(Reuters) - A nurse who treated Ebola patients in West Africa and publicly fought quarantine orders in New Jersey and Maine after returning to the United States last month has decided to move away from her home state, a newspaper in Maine reported.
Kaci Hickox and her boyfriend, Ted Wilbur, plan to leave Maine after Nov. 10, or the expiration of the monitoring period for the virus’ 21-day incubation, according to the Press Herald newspaper.
Wilbur did not say where the couple planned to move. “We’re going to try to get our lives back on track,” he told the newspaper on Friday.
Wilbur and Hickox could not immediately be reached for comment.
Hickox returned to the United States last month after treating Ebola patients in Sierra Leone and was quarantined in a tent outside a hospital in New Jersey for four days despite showing no symptoms.
After criticizing New Jersey Governor Chris Christie over the forced isolation, she was driven to her boyfriend’s home in Fort Kent, in Maine’s far north, where Governor Paul LePage ordered her quarantined even though she had tested negative for the virus.
She publicly defied the order, drawing national attention to the battle between states seeking to impose strict restrictions on healthcare workers returning after treating Ebola patients and the civil liberties of those individuals.
Last week, a judge ruled the isolation of Hickox was too stringent but ordered her to continue self-monitoring through Nov. 10.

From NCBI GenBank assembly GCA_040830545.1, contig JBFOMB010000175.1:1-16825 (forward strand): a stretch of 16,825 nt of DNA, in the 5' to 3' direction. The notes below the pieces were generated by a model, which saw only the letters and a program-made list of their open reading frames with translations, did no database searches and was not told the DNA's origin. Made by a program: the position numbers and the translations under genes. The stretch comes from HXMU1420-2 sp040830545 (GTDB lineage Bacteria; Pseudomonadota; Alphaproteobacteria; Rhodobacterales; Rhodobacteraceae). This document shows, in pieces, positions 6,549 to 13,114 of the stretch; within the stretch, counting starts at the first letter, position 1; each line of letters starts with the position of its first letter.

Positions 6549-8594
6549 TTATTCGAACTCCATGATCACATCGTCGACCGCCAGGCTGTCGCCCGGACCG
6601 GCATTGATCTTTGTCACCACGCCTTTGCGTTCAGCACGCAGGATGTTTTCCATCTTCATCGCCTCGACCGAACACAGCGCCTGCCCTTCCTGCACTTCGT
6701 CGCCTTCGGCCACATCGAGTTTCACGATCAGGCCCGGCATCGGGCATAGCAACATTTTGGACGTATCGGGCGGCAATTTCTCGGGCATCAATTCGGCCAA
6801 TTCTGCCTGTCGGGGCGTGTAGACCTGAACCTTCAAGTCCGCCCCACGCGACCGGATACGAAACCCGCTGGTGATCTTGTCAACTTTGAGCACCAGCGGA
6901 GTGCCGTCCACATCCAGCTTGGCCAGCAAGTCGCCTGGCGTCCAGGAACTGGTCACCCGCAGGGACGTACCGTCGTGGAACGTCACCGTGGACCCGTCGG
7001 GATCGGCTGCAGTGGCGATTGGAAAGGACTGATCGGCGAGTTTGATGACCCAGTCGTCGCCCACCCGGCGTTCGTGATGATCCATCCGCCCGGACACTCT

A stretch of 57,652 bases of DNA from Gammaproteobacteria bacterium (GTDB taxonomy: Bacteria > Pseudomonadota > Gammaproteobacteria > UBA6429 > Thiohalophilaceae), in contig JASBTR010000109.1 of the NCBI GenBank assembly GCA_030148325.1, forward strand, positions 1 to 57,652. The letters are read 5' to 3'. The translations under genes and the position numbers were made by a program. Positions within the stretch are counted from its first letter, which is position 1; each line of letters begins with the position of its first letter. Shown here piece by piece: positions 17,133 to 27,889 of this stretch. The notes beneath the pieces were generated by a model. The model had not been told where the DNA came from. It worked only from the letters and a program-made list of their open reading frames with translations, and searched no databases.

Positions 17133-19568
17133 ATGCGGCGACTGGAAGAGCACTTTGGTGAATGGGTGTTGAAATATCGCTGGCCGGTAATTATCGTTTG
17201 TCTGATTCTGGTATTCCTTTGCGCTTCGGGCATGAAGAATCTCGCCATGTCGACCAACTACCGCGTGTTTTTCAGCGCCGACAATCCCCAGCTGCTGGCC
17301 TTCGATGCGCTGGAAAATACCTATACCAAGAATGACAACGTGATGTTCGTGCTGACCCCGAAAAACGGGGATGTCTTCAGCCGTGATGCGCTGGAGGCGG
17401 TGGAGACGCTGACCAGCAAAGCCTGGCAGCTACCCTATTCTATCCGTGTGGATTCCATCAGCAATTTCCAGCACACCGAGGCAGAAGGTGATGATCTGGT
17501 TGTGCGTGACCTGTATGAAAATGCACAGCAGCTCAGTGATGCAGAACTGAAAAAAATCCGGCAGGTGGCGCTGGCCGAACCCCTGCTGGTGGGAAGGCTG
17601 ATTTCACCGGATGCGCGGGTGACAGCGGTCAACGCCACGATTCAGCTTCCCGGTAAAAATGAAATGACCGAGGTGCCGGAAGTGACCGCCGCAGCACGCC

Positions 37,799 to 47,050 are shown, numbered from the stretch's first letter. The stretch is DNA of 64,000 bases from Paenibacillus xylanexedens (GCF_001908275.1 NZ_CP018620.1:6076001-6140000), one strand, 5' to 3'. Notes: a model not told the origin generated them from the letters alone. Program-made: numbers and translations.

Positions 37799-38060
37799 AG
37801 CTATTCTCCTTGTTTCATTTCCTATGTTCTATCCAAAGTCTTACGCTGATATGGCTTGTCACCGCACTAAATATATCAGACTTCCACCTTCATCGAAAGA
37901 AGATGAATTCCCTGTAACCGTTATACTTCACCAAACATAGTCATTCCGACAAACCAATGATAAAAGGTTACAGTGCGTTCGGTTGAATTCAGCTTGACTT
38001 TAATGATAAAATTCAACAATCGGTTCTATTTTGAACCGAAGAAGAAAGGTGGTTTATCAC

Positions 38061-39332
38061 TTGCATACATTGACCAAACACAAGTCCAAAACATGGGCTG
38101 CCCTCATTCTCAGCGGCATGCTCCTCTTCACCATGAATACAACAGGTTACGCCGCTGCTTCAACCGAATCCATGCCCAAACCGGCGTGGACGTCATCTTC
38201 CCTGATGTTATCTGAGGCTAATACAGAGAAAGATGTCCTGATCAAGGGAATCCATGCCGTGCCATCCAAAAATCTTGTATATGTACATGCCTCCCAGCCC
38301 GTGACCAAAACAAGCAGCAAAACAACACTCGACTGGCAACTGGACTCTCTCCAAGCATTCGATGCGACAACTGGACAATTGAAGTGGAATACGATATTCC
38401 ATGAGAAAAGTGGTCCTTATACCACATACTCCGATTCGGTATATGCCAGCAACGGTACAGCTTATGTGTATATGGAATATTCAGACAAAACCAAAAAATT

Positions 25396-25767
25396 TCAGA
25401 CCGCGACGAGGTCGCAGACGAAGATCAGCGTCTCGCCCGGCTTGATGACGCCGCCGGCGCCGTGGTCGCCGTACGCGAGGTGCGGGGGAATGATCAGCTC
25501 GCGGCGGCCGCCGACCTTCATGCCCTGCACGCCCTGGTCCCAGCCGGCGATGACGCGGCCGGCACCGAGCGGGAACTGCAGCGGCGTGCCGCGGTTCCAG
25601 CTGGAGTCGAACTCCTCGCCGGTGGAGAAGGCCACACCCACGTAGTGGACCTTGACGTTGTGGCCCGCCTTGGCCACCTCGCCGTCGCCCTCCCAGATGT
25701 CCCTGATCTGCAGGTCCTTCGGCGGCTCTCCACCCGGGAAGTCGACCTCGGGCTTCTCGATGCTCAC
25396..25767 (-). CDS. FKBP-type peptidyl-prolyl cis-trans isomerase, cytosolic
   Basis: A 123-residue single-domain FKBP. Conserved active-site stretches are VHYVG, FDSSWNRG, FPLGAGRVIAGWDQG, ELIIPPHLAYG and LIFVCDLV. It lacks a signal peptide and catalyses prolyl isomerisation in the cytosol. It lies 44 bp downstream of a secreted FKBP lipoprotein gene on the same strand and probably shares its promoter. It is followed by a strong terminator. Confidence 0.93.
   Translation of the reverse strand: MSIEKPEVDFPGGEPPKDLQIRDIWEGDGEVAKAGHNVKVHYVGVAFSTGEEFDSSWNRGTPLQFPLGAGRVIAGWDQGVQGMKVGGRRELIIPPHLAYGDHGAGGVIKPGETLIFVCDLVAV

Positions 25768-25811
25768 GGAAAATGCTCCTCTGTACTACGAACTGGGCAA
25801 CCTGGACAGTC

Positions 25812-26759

Medical experts say Ebola can be transmitted only through the bodily fluid of a person who is exhibiting symptoms. The deadliest deadly outbreak of Ebola on record has killed nearly 5,000 people, mostly in Liberia, Guinea and Sierra Leone.
Tom Pelletier, Fort Kent’s chief of police, said he had received calls from people who wanted him to arrest Hickox, local media reported.
Wilbur told the Press Herald he has withdrawn from his nursing program at the University of Maine at Fort Kent because university officials were not doing enough to stop threats against him.
Dan Demeritt, spokesman for the University of Maine System, told the Press Herald the school “worked hard to balance the students’ needs and the overall concerns of the campus and the community.”
Neither Pelletier nor a representative of the University of Maine could immediately be reached.
Reporting by Victoria Cavaliere in Seattle; editing by Matthew Lewis